13. The CRILC has been created within RBI to collect, store and disseminate data on all borrowers' credit exposures including Special Mention Accounts (SMA 0, 1 & 2) having aggregate fund-based and non-fund based exposure of Rs. 50 million and above. The repository is expected to help in tracking and reviewing exposures/impairment of such large borrowers more effectively across banking institutions as also NBFCs so that timely remedial measures can be taken.

14. A point that I wish to highlight here is that "Restructuring" per se is not necessarily a forbidden word. It is a legitimate financial activity practiced the world over to help the borrowers tide over short term problems. Policy and administrative reforms would establish that such forbearance was appropriate to preserve economic value in the system. It may get further help from easing commodity prices and growth returning in some parts of the globe. Our concern on restructuring is more around the fairness of the process. It should address the problem, not merely postpone it. Hence, RBI has set out clear guidelines that a second round of restructuring would lead to automatic classification of the asset as non-performing and call for a higher provisioning requirement.

ii) Capital adequacy of banks

15. There have been numerous discussions on the need and ability of the Indian banks to raise additional capital to support their business, going forward. I would not say that the concerns raised in this regard are entirely misplaced, especially for the public sector banks. The need to shore up capital adequacy would arise on account of pulls from several directions. These include need for higher provisioning requirements due to deterioration in asset quality, phased implementation of Basel III Capital norms, capital required to cover additional risk areas under the risk based supervision framework as also the need to expand the business and meet the likelihood of higher credit demand going forward. Let me tell you that at present, the capital position of Indian banks is comfortable with all of them meeting the extant regulatory requirement comfortably. The capital to risk weighted assets ratio (CRAR) for Indian banks under Basel III as at end March 2014 stood at a comfortable level of 12.9 per cent. While the ratio for the PSBs was lower at around 11.38 per cent, the ratio in case of private sector and the foreign banks was in excess of 16 per cent. Going ahead, the capital position of the banks, especially the PSBs, is likely to come under some strain, both in terms of quantity and quality. To meet minimum capital requirements, capital buffers, domestically systemically important banks (DSIBs) surcharge and impact of increased stressed assets, the Government's contribution to the equity up to March 31, 2019, would have to be to the tune of two lakh forty thousand crore rupees at the existing level of its shareholding in respective public sector banks. This requirement is independent of the risk based capital requirements which the banks might need under the RBS process. It is, however, important to note that this requirement may come down if, going forward, the asset quality improves on account of higher growth and consequently, higher internal retention. Notwithstanding the room available to the banks to meet the Basel III timeline, the banks have to look to generate more internal capital. With the emphasis on fiscal consolidation by the GOI, the leeway earlier available to the PSBs to approach the Govt. for additional capital will be limited and hence, one of the options for the Government could be to reduce its stake in some of the PSBs which presently ranges from 56.26 per cent to 88.63 per cent.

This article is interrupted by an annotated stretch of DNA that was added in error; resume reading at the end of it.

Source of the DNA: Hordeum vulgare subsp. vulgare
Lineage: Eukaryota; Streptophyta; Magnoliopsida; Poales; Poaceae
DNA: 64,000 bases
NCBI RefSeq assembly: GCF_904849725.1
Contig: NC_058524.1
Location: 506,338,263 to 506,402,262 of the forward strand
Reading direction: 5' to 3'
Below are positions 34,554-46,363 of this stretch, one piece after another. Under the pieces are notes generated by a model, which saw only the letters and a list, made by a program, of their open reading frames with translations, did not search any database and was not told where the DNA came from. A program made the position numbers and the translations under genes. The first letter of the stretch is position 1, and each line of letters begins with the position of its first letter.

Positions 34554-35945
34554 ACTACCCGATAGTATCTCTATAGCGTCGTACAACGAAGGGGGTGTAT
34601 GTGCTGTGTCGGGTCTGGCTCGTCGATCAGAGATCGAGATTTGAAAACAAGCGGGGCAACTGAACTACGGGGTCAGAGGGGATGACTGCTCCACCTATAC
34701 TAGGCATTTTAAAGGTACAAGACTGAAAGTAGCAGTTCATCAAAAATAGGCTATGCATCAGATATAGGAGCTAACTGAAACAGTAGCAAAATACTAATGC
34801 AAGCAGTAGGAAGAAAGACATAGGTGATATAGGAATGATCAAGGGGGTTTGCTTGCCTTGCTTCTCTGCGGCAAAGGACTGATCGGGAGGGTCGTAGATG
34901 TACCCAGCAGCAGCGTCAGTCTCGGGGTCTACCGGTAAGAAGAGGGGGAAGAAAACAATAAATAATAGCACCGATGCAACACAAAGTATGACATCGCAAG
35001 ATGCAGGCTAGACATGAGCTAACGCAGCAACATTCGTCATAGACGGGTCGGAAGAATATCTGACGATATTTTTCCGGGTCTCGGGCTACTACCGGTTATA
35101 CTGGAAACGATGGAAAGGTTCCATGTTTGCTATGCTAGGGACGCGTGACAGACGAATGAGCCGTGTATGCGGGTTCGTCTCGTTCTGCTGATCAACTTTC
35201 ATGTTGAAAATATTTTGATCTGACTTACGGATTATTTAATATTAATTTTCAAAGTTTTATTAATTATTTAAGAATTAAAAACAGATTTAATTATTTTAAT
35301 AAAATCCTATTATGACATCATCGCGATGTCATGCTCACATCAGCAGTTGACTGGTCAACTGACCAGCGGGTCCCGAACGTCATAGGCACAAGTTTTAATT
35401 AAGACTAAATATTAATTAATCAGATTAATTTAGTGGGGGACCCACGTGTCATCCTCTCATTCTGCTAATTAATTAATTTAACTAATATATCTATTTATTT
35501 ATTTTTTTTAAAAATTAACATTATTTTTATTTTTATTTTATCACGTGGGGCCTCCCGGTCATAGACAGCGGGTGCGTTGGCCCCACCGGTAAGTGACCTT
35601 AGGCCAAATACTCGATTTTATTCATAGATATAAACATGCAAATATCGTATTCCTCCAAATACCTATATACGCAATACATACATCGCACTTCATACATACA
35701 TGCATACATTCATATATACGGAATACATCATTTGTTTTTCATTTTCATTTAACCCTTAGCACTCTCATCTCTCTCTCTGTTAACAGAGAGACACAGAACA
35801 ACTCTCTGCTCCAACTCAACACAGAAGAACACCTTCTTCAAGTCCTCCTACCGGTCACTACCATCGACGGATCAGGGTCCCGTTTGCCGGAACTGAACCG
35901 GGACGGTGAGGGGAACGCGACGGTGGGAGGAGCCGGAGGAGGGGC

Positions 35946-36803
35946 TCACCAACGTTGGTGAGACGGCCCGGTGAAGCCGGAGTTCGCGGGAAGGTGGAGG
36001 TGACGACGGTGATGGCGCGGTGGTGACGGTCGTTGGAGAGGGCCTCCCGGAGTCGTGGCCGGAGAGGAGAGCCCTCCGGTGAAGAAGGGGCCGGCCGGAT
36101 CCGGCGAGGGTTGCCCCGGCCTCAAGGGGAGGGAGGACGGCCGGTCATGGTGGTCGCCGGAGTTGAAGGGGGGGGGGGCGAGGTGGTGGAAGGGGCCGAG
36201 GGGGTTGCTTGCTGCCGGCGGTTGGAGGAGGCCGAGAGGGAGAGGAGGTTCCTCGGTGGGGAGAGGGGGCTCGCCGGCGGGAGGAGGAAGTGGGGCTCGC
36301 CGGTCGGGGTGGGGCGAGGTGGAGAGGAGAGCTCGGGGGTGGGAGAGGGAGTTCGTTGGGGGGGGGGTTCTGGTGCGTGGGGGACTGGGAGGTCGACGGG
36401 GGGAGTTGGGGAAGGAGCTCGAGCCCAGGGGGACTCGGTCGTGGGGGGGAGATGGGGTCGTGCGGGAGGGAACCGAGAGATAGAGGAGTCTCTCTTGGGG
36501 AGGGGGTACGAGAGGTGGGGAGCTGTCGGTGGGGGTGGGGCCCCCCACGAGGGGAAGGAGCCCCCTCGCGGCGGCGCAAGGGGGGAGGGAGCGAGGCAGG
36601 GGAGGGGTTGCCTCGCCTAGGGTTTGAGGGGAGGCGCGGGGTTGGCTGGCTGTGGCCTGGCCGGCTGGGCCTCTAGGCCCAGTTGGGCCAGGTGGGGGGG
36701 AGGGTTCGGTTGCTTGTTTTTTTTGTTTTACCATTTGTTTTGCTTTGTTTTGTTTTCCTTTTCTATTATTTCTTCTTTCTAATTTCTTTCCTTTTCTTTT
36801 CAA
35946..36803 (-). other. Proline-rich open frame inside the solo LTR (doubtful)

iii) Total loss-absorbing capacity (TLAC) for global systemic banks

16. Let me now come to a related issue which is being debated by the standard setting bodies. You might have already read in the newspapers a couple of days back about the proposals being set out by the Financial Stability Board (FSB) to lay down a new minimum standard for "total loss-absorbing capacity" (TLAC) for the G-SIBs. The TLAC standards are meant to provide confidence to home and host authorities that the G-SIBs do have sufficient capacity to absorb losses, both before and during resolution and simultaneously enable resolution authorities to implement a resolution strategy which would minimise any impact on financial stability and ensure the continuity of critical economic functions.

17. While the TLAC regulations are meant to be applicable to G-SIBs, we would surely see such regulations find their way into the domestic regulations across jurisdictions over time. We have already seen regulations on the higher loss absorbency capital requirement and resolution regime for G-SIBs slowly being made applicable for the D-SIBs and hence, it can well be assumed that the international community would want the TLAC regulations to be made applicable to the D-SIBs in all jurisdictions as well as banks with overseas presence. We have expressed our reservations on the likely spillover impact of the TLAC proposals on the banks in the emerging markets economies (EMEs) with delirious impact for economic growth in EMEs and emphasised the need for ab initio addressing of the concerns of the EMEs during the consultation process. We have also emphasised that ownership of the banks should also have a bearing upon such requirements.